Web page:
Saying No to Costly Drug Laws

By Aleksander Kwasniewski

In the year 2000, as the president of Poland, I signed one of Europe’s most conservative laws on drug possession. Any amount of illicit substances a person possessed meant they were eligible for up to three years in prison. Our hope was that this would help to liberate Poland, and especially its youths, from drugs that not only have a potential to ruin the lives of the people who abuse them but also have been propelling the spread of H.I.V. among people who inject them.

We assumed that giving the criminal justice system the power to arrest, prosecute and jail people caught with even minuscule amounts of drugs, including marijuana, would improve police effectiveness in bringing to justice persons responsible for supplying illicit drugs. We also expected that the prospect of being put behind bars would deter people from abusing illegal drugs, and thus dampen demand.

We were mistaken on both of our assumptions. Jail sentences for the possession of illicit drugs — in any amount and for any purpose — did not lead to the jailing of drug traffickers. Nor did it prove to be a deterrent to drug abuse.

What the law did do, however, was enable the police to increase their arrest numbers by hauling in droves of young people caught with small amounts of marijuana. More than a half of all arrests under the law were of people aged 24 and younger. Criminalization of drug users resulted in a dramatic increase in the number of identified cases of drug possession: from 2,815 in 2000 to 30,548 in 2008.

The vast majority of those individuals were not drug dealers. Some of them, however, were adolescents whose prospects for careers as lawyers, public officials or teachers were suddenly blighted.
The law also proved to be very expensive for taxpayers. A cost-benefit analysis by a Polish think tank, the Institute of Public Affairs, showed that the statute cost about €20 million a year, with no positive effect.

Significant numbers of professionals working in the criminal justice system, including prosecutors and judges, when asked whether they believed the law worked as it was supposed to, concluded that it was not an effective tool in combating drug trafficking.

It is my hope that political and community leaders in other countries, especially in Eastern Europe, will learn from Poland’s experience in criminalizing drug possession, a move that clearly fell short of its goals. Such a policy failure should not be repeated anywhere else in the world.

For this reason, I decided to join the Global Commission on Drug Policy, an effort by former heads of state — including César Gaviria of Colombia, Fernando Henrique Cardoso of Brazil, Ruth Dreifuss of Switzerland and Ernesto Zedillo of Mexico — to advocate for reform of ineffective drug laws. I feel honored to have become the first former president of a country from Eastern Europe to join this body. I very much encourage political leaders from other regions of the world to sign on and show their support for policies that actually protect citizens.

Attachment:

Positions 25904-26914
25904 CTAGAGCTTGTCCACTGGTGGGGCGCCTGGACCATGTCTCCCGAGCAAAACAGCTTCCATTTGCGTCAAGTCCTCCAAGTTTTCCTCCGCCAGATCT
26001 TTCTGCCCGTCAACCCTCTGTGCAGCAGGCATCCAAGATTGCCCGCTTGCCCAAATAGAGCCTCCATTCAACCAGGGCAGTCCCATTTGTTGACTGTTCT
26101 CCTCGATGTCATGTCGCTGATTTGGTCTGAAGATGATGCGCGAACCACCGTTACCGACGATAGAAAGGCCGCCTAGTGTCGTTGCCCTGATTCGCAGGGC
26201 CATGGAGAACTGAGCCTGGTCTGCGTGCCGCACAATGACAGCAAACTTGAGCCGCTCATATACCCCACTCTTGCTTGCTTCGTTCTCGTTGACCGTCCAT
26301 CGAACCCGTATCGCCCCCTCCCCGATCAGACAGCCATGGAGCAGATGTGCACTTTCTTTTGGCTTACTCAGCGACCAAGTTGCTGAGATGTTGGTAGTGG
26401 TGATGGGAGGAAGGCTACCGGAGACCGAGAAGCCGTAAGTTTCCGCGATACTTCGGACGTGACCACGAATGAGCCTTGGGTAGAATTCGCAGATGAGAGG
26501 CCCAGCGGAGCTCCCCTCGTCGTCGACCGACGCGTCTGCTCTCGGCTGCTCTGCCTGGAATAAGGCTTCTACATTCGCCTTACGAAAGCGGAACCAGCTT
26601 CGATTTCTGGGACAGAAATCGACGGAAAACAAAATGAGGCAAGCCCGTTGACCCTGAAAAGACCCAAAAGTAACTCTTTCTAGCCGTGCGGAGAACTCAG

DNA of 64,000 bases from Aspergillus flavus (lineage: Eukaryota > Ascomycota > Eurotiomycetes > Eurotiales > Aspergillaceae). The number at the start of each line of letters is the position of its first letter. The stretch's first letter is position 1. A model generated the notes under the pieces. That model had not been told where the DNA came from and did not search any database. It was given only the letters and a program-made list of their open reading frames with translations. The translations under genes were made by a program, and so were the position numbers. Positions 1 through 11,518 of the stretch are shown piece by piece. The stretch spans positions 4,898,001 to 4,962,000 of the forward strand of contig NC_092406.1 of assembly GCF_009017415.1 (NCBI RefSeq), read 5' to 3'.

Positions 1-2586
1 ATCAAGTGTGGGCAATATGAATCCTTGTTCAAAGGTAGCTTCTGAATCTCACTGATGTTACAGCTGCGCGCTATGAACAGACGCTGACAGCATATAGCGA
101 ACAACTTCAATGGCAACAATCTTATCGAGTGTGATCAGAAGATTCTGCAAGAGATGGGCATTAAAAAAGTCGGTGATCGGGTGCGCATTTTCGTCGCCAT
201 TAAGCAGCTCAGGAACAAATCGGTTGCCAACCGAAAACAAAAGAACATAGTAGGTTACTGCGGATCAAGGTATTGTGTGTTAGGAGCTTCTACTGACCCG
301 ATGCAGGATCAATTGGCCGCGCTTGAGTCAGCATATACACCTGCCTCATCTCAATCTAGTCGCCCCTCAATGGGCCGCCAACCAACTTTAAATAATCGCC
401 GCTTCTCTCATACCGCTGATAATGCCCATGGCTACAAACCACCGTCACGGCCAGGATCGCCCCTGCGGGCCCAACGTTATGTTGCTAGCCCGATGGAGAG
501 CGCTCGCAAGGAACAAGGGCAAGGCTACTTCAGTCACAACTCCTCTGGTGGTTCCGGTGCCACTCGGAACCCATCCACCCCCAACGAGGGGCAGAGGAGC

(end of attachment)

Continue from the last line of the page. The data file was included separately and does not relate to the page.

The Global Commission offers a set of policy recommendations that should be the cornerstones of drug laws around the world. One of the main approaches that the commission supports is the decriminalization of drug use and possession of drugs for personal use.

I was one of the supporters of the effort in Poland to revise the drug possession law of 2000. It now protects users from prosecution for having small amounts of drugs for personal use and allows prosecutors to discontinue legal proceedings against drug users.

I then began to champion the idea that drug dependence ought to be treated as a disease rather than a criminal justice problem. Poland can and should improve its treatment programs for people dependent on opiates. At present, substitution treatment — with methadone — is available to only about 8 percent of Polish patients.

Despite the recommendations of the World Health Organization, and largely as a result of mistaken assumptions, methadone and other opiate substitution treatments are illegal in Russia and overregulated in Ukraine. In Poland, Russia and Ukraine, needle exchange programs are still small-scale and do not reach all those needing help. But such programs are one of the most effective and inexpensive ways to prevent infection among people who inject drugs.

East European leaders should press for a halt to incarcerating people for possessing small amounts of drugs for personal use and should start treating drug addiction as a public health issue. Taking more effective action to end the H.I.V. epidemic driven by the abuse of injected drugs is vital. The spread of H.I.V. among people who inject drugs in Russia and Ukraine is a grave concern even beyond their borders, and it is also my responsibility to advocate for these much-needed policy shifts.

Political leaders these days have ample evidence as to which approaches to drug policy actually help societies function better, and rigorous scientific investigation should always form the basis of policy making. Our role as politicians is to protect our communities and improve the functioning of our states. This may mean that we have to admit to having made mistakes. Fortunately now we know how to correct them.

(Also here)

Aleksander Kwasniewski was president of Poland from 1995 to 2005.